(Illustration: Eric Nyquist)
My latest, for the op-ed page of today’s New York Times (I had to edit that version down. This is a slightly longer version.):
We would see amazing things if we could learn to be travelers in our own neighborhoods, Henry David Thoreau once suggested. Lately, I have come to think that this is more true than I had imagined.
Most mornings in warm weather, when I am home in coastal Connecticut, I head out before dawn to row on a 260-acre dogleg of a lake, backed up behind a rickety old dam. And I see plenty of wonderful things as I do my laps: An osprey cruising with a freshly-caught fish carried underneath, like a seaplane pontoon. A kingfisher looping along the shoreline. A newly emerged damselfly riding on my deck for a lap-and-a-half till its wings harden enough for flight. And once, at a distance of 50 feet, a bald eagle scavenging the carcass of a cormorant. But I did not realize until recently that a grand evolutionary experiment was taking place beneath my hull.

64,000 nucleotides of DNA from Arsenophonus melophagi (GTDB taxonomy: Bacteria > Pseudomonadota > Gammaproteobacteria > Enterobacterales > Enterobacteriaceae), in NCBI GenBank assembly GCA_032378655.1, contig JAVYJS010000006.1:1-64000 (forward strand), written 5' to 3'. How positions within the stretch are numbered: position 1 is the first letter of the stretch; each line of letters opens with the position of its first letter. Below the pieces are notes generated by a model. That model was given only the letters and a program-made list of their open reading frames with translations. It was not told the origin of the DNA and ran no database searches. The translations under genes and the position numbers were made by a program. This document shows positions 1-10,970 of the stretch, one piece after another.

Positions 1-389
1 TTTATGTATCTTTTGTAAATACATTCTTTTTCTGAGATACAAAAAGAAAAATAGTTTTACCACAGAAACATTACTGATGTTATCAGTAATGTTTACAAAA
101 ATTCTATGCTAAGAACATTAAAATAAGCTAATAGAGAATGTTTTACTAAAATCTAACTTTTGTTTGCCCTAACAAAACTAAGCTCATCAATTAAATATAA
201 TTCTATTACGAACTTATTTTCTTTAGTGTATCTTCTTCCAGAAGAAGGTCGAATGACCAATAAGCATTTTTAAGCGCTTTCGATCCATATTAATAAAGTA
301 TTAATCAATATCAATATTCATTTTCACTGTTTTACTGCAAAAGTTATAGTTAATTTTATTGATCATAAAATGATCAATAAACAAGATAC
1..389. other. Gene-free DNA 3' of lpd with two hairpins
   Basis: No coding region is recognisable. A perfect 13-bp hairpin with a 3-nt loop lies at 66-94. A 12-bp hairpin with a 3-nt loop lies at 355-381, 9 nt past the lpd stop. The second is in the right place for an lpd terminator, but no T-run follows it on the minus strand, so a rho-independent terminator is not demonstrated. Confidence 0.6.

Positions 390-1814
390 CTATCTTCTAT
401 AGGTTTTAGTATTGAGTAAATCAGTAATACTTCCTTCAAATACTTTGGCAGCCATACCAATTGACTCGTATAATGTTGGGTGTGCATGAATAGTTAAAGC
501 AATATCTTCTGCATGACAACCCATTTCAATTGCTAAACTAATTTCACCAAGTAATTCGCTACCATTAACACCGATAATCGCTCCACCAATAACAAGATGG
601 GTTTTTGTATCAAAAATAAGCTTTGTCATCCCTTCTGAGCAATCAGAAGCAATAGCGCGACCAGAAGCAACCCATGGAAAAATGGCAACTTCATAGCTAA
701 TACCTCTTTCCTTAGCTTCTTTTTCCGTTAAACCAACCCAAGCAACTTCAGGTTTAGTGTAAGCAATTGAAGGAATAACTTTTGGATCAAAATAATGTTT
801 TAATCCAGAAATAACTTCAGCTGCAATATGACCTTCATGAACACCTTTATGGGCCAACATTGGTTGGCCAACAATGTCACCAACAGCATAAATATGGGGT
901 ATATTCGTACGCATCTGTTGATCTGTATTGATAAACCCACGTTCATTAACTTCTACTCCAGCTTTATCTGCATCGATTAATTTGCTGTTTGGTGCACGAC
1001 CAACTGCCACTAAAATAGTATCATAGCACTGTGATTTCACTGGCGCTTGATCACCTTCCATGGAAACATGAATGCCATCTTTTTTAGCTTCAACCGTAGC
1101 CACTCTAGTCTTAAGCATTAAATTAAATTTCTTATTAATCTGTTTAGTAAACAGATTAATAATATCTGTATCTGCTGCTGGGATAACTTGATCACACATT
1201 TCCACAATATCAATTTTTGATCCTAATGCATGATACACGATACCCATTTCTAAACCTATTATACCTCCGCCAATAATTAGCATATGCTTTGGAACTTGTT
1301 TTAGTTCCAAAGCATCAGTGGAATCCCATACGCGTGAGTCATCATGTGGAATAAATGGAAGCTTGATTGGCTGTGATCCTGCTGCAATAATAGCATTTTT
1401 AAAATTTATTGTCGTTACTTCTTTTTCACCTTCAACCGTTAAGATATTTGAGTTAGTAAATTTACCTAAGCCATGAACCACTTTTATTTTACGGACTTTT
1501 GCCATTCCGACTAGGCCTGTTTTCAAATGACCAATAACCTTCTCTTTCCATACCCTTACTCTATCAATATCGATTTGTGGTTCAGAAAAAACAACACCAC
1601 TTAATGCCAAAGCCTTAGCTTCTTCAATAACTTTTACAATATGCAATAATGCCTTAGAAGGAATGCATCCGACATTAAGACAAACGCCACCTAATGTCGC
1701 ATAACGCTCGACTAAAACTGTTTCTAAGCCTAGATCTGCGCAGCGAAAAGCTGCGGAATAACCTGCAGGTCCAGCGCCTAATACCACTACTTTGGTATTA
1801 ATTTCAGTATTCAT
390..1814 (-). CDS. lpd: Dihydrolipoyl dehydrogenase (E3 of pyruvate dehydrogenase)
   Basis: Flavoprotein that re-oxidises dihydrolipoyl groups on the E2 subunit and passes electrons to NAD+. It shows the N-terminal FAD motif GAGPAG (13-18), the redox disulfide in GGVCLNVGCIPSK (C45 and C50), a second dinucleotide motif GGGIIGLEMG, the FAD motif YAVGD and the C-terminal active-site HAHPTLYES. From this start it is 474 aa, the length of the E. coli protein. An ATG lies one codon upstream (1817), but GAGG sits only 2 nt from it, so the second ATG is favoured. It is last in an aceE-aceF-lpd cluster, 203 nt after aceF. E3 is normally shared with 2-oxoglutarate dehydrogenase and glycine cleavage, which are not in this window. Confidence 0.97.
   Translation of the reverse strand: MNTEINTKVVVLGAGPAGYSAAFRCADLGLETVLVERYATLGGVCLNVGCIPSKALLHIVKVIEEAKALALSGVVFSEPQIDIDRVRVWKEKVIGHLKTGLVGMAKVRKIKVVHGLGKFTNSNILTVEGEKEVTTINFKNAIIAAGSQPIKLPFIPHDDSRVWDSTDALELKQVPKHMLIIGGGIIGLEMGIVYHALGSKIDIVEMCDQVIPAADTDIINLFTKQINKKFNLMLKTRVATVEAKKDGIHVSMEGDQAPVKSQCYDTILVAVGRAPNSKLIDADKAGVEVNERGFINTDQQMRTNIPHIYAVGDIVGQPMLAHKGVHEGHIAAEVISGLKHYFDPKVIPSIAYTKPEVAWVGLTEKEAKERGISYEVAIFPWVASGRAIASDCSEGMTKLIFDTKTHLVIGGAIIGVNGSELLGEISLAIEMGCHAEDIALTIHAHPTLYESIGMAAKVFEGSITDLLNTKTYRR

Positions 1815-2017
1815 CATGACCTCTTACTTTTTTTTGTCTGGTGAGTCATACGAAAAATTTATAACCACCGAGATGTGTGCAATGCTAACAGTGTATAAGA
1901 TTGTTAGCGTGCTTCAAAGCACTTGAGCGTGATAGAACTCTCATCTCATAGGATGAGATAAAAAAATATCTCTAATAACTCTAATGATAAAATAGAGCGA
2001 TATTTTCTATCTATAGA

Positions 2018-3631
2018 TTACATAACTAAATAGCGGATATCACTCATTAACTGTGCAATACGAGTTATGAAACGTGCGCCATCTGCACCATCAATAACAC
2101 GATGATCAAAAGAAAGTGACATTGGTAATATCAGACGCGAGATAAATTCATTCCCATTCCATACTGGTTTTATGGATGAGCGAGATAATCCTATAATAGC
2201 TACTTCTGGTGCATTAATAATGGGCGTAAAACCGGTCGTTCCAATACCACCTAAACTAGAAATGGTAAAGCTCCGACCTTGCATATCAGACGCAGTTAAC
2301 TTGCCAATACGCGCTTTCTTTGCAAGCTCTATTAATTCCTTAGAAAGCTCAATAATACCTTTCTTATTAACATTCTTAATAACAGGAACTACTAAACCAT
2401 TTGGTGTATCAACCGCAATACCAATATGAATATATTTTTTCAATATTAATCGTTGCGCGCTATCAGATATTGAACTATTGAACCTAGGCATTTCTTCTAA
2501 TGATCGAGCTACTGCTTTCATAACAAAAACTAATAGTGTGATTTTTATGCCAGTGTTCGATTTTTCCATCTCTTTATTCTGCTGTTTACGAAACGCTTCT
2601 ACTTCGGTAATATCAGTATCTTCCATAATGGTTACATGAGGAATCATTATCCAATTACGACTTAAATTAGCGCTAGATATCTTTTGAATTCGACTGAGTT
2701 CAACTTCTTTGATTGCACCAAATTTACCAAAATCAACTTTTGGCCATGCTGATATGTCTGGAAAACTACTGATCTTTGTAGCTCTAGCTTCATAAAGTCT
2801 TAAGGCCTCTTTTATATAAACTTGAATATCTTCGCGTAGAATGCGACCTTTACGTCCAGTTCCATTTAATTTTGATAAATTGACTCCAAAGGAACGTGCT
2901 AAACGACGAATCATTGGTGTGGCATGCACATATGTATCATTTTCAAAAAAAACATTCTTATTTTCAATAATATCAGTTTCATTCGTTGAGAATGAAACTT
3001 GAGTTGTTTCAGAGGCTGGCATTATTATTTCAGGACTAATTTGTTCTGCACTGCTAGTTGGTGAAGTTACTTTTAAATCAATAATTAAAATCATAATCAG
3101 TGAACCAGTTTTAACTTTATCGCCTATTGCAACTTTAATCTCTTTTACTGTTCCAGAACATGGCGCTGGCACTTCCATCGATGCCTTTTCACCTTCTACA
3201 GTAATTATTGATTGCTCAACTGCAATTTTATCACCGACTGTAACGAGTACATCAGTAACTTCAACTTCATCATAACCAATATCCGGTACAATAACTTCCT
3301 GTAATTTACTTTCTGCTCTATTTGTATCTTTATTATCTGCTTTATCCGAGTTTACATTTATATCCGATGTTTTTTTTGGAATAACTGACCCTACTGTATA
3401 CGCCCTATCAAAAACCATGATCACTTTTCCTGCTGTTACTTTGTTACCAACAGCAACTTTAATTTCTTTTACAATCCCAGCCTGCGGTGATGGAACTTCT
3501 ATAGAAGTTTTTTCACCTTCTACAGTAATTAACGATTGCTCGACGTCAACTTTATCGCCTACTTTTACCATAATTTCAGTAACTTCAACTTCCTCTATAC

Along with other members of my rowing club, The Blood Street Sculls, I spent an inordinate amount of time last year moaning about a project to rebuild the dam where Rogers Lake in Old Lyme, Conn., spills down to become Mill Brook, on route to Long Island Sound and the sea. Construction required dropping the lake level by more than two feet, and that increased the risk for rowers of tearing off a skeg, or ripping out the bottom of a boat, or just spilling ignominiously while running across an unexpectedly low patch.
Now, though, the dam is finished, and starting this month, alewives, also known as river herring, are climbing the new fish ladder there and returning to Rogers Lake from their feeding grounds at sea. The work is part of a coast-wide effort to remove dams, build fish ladders, and improve habitat in the hope of returning the river herring to their former glory.
Alewives are anadromous fish: Born in freshwater, they spend their lives in the ocean, returning annually to their birthplaces to spawn. Until colonial era dams cut off the migration, hundreds of thousands of alewives would have come pouring into Rogers Lake every spring—and into other lakes like it along much of the Atlantic seaboard. Farmers used to apply them to their fields as fertilizer, at a rate of up to 1400 fish per acre. In towns all along the coast, river herring festivals celebrated their arrival.
What’s particularly intriguing about Rogers Lake, though, is that Read the rest of this entry »